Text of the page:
“But we had no ability to look forward, so it was always a guessing game and we defaulted to paying early for everything to make sure the bills were paid on time, even though that wasn’t in our best interest.”
“If we had to pay a bill, we didn’t know if that bill was being paid for a product that had been received or could not be received fully due to an invoice error or a damaged product. You didn’t have a reliable window to see where you were in the payment cycle.”
-Joel Schlessinger, LovelySkin founder
Without a real-time view of inventory or a clear picture of past sales trends, the business defaulted to carrying 2-3 months’ worth of inventory for most products. This was the best way to ensure it did not run out of popular items and disappoint customers.
“My overarching goal was to have LovelySkin provide outstanding customer service, and this was what it took to do so prior to our NetSuite implementation,” Schelssinger said. “It came at a huge price and the inventory improvements alone with NetSuite made up for the initial costs!”
A lack of unified data was especially problematic in the fast-moving health and beauty space, where customer trends and buying habits change quickly. LovelySkin has seen massive increases in demand for certain products after select items appeared on national television shows like “Oprah Winfrey” and “Dr. Oz.” There is also seasonal demand for some items, like sunscreen.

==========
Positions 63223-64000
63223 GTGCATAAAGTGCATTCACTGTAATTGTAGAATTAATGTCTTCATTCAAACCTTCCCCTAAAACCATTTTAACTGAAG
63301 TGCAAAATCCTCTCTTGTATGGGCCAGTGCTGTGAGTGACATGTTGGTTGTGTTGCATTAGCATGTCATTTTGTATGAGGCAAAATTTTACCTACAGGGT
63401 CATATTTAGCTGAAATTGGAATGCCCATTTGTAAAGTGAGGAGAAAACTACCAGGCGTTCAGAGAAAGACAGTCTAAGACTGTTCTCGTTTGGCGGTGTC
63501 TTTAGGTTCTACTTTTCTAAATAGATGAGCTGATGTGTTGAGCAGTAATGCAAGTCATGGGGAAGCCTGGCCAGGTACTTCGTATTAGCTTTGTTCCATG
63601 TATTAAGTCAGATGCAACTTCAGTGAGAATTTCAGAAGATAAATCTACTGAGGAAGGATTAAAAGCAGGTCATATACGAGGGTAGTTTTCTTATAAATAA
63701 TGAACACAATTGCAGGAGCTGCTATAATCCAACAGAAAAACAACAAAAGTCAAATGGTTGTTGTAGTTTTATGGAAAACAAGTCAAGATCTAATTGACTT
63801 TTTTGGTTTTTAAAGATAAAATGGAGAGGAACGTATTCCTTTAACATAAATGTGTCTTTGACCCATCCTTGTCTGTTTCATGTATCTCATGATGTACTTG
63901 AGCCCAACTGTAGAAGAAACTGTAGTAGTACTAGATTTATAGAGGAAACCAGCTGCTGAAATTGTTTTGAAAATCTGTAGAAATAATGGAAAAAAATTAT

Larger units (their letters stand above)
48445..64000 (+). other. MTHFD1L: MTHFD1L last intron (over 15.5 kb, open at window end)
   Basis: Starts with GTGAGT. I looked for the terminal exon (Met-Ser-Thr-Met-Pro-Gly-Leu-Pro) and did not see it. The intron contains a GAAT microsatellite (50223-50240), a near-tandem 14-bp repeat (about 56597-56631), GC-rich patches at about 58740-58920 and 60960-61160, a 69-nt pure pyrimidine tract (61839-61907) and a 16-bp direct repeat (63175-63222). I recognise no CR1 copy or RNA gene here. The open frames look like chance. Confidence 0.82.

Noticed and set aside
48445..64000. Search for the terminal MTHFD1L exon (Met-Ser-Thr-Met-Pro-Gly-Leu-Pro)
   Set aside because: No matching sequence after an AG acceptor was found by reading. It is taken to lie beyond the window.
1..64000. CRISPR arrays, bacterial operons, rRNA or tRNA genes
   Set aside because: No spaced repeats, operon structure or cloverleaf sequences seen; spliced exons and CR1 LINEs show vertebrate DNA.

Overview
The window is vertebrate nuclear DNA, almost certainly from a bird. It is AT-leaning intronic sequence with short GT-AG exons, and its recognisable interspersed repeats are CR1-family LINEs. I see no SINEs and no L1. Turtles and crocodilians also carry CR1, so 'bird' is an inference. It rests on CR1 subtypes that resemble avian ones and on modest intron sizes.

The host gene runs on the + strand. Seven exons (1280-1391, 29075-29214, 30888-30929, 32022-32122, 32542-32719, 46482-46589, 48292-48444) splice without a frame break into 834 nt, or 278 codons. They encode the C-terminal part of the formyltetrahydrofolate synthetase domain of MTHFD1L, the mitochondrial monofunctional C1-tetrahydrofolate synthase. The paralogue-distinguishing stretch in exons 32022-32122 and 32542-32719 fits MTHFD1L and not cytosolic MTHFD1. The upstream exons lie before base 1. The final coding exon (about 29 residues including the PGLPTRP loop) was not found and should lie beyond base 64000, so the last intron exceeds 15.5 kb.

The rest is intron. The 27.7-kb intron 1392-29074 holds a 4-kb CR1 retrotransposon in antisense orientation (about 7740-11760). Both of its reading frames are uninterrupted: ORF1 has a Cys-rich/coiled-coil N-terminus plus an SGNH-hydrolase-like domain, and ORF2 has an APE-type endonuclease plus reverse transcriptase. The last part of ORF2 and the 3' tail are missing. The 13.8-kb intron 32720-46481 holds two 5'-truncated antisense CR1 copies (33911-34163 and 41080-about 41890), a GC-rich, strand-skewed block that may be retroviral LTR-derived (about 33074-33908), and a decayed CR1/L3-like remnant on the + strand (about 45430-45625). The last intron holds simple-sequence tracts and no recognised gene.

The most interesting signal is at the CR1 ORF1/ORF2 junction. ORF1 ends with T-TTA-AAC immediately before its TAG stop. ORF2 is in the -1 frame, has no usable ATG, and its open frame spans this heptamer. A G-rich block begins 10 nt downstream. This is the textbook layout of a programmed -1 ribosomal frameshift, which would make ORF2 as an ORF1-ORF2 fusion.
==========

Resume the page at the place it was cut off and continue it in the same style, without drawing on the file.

LovelySkin’s ecommerce site sees seasonal surges in demand for products such as sunscreen.
“There was very little we could do to plan for [spikes in demand], and oftentimes we could just order a large amount of inventory and then when the trend died down, be left with a surplus,” said Chrissy Kersting, purchasing manager.
LovelySkin also struggled to keep track of all the parts needed for products it manufactures, like bottles, caps, labels and raw ingredients. The organization relied on manual counts and spreadsheets to calculate current stock of these components.
At that time, the company used QuickBooks for financials and homegrown systems for other functions, like inventory management, order management and ecommerce. But the solutions were not integrated and QuickBooks was “woefully inadequate” for tracking vendors, accounts payable and accounts receivable for multiple subsidiaries, Schlessinger said.
“Our data was very fragmented and in multiple locations, including different systems,” Kersting added. “Sometimes we were bookkeeping in Excel files, nothing was equal across the board, and it was very hard to get information about all the pieces of our company.”
Ready for order surges
By 2014, as sales climbed 25% annually, Schlessinger knew it was time to move to a business management platform that could handle the demands of a company like LovelySkin. After evaluating several vendors, LovelySkin selected NetSuite and implemented the solution in 2015.
A unified platform with integrated applications for accounting, inventory, orders and customer service replaced the jumble of systems the business previously had. It can see inventory in real time and sort by brand or product, which has enabled the purchasing team to keep leaner inventory and avoid overstocks. It also allows the team to see a certain item taking off and immediately place a replenishment order.